Does it make sense to keep MS ancients in slabs?

Discussion in 'Ancient Coins' started by Gam3rBlake, Aug 5, 2021.

  1. Gam3rBlake

    Gam3rBlake Supporter! Supporter

    Let me start off by saying I know that the majority of ancient coin collectors here hate slabs and refuse to slab their coins. I know and understand that you like to see them without thick plastic in the way and more importantly that you like to hold them and feel history in your hands.

    Now having said that: What about high grade ancient coins?

    I am wondering if that is a different situation since it’s so much easier to turn an MS coin into an AU coin with an accidental drop, scratch, etc.,

    It just seems to me like MS coins would make sense to slab to keep them safe from accidents or environmental damage or even ugly toning.

    What do you guys think?
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  3. IdesOfMarch01

    IdesOfMarch01 Well-Known Member

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  4. Gam3rBlake

    Gam3rBlake Supporter! Supporter

    Well I wasn’t so much trying to get into that argument in general but rather focusing on the question of MS coins.
  5. red_spork

    red_spork Triumvir monetalis

    I keep some of my coins(mostly small ones that could easily hop from tray to tray) in Air-Tite capsules with inserts that cost less than $1 a piece. I also ship coins in them occasionally. I'd feel pretty silly paying slab prices when the capsules offer the same level of protection and are easily openable.
    Last edited: Aug 5, 2021
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  6. red_spork

    red_spork Triumvir monetalis

    An example of the capsules I use. They're not strictly necessary on the quinarii because they don't often move but the silver sestertius(small coin on the left) does need a little help to stay in its slot in trays with larger openings like this. And of course they do offer protection. I brought a number of coins to NYC through TSA and a very turbulent plane ride in these capsules for NYINC 2020.
    Last edited: Aug 5, 2021
  7. Gam3rBlake

    Gam3rBlake Supporter! Supporter

    Yeah that’s true air-tites are cheaper.

    But can’t coins still time ugly in them?

    Idk if this is similar but I’ve seen even sealed proof sets tone ugly.However I’ve never seen coins in TPG slabs tone. Maybe that’s my own lack of experience but it’s just not something I’ve seen.

    For me the main appeal of slabbing is that I trust NGC experts more than I do myself when it comes to determining if a coin is real or not.

    Now I’m not saying NGC is perfect. They aren’t. But I guarantee if someone put 50 real ancient coins and 50 fake ones in front of me and told me to figure out which ones were which I would probably be wrong 50% of the time.

    Whereas with NGC I’m guessing they’d be able to identify 90% or more of the fakes.

    It’s especially necessary for me since I have been buying expensive coins lately and I need that NGC opinion as a sort of confidence booster.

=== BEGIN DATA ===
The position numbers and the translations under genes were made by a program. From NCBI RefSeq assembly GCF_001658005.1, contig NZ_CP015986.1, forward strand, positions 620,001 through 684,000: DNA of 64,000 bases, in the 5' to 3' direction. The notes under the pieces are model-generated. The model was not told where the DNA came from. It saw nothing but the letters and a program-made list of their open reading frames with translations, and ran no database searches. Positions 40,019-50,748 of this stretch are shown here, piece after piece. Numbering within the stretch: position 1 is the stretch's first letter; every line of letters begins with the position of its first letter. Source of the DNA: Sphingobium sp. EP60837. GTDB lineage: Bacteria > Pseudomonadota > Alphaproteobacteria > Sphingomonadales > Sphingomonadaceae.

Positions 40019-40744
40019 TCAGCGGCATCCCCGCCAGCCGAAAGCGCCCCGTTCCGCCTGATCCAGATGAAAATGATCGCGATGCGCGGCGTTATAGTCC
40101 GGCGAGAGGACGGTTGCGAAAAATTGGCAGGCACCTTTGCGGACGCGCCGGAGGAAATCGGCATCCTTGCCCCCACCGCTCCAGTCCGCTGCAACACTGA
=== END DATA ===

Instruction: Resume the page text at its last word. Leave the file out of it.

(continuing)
If I was buying like $40-$80 coins I’d definitely be more willing to take the risk and use my own judgement.

    But when I buy a coin like my last one (the Quadrigatus) and the price tag is over $1,000 I just don’t have enough knowledge and experience to identify real vs really good fake.

    As Plato tells us Socrates once said:
    “I know that I know nothing.”

    Wisdom is being aware of what you don’t know.
  8. AncientJoe

    AncientJoe Well-Known Member

    For some of the coins you've been buying, a significant portion of the cost is the slab itself. Buying from reputable sources mitigates the risk of fakes: NGC is another (very useful) opinion but, for the coins you're seeking, you'd likely be better off just using trustworthy dealers.

    As it pertains to damage/handling/wear, as @red_spork showed, AirTites work very well at a fraction of the cost, as do Lighthouse's "QuickSlabs" which is what I use for the majority of my collection. They can be re-opened easily and still provide the same protection and don't cost an arm and a leg (higher end ancients are charged 1% of their value to be slabbed).

    Perhaps unsurprisingly because of the name, AirTites are actually more "air tight" than slabs which are slightly permeable and can still allow some toning to occur.
  9. red_spork

    red_spork Triumvir monetalis

    I trust my own resources and abilities a lot more than NGC for the coins I collect and specialize in(and it would be impossible to build a collection like mine buying pre-slabbed coins, but that's a different discussion) but as far as ugly toning, as AJ points out, that's possible in slabs too. I've seen reports of bronzes having bronze disease progress in slabs so I have no reason to doubt that ugly toning could occur too.

    That said, I'm not particularly worried about toning developing. Some of my coins do exhibit toning especially those that have been sitting in my envelopes and trays for years. It's something that naturally happens to silver for the most part and I personally quite like what has developed on my coins. All things being equal I'd much rather have a toned coin than one that's blast white, and on top of that a lot of my coins have 20+ year provenance so they already have some amount of toning when I get them.
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  10. Gam3rBlake

    Gam3rBlake Supporter! Supporter

    I don’t really know any reputable dealers. I collect American pre-WW2 coinage and I go to my LCS for that when I can but he doesn’t have any ancient coins.

    So mostly I’ve been using HA. I know some people would say I overpay for coins using HA but I’ve gotten offers higher than what I paid for stuff I got there.

    Like I bought my Athenian Owl for $1560 (that’s including the Buyers Premium) and a few weeks later I got an offer through Heritage offering me $2,363 for it.
    So even though people tell me I’m overpaying I feel like I’m doing well on there.

    However I am open to buying from other places. I’ve been looking at Stacks & Bowers as well but haven’t bought anything.

    Idk why I just like slabs. I can’t explain it. As I said I collect pre-WW2 American coinage and I’m sure you know almost all American coinage of value is slabbed.

    Like this 1799 silver dollar of mine for example. If I posted it in the US coins forum asking “should I crack it out?” I know for a fact people would say “no leave it.” Unless they were just trolling.

    Ancient coinage is new to me. US coinage is what I grew up and began with so I learned from that perspective.

    So it’s like a psychological thing basically xD
    Last edited: Aug 5, 2021
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  11. Gam3rBlake

    Gam3rBlake Supporter! Supporter

    But ask yourself this:

    You say you rely on your own abilities and resources in coins you specialize in. But what would you be saying if you had just started and had no experience or specialization?

    Im sure you would need to rely on some authority to guarantee you’re getting what you paid for so that you can get your hands on real coins and learn and get that specialization for the future and eventually you won’t need it and will trust yourself more.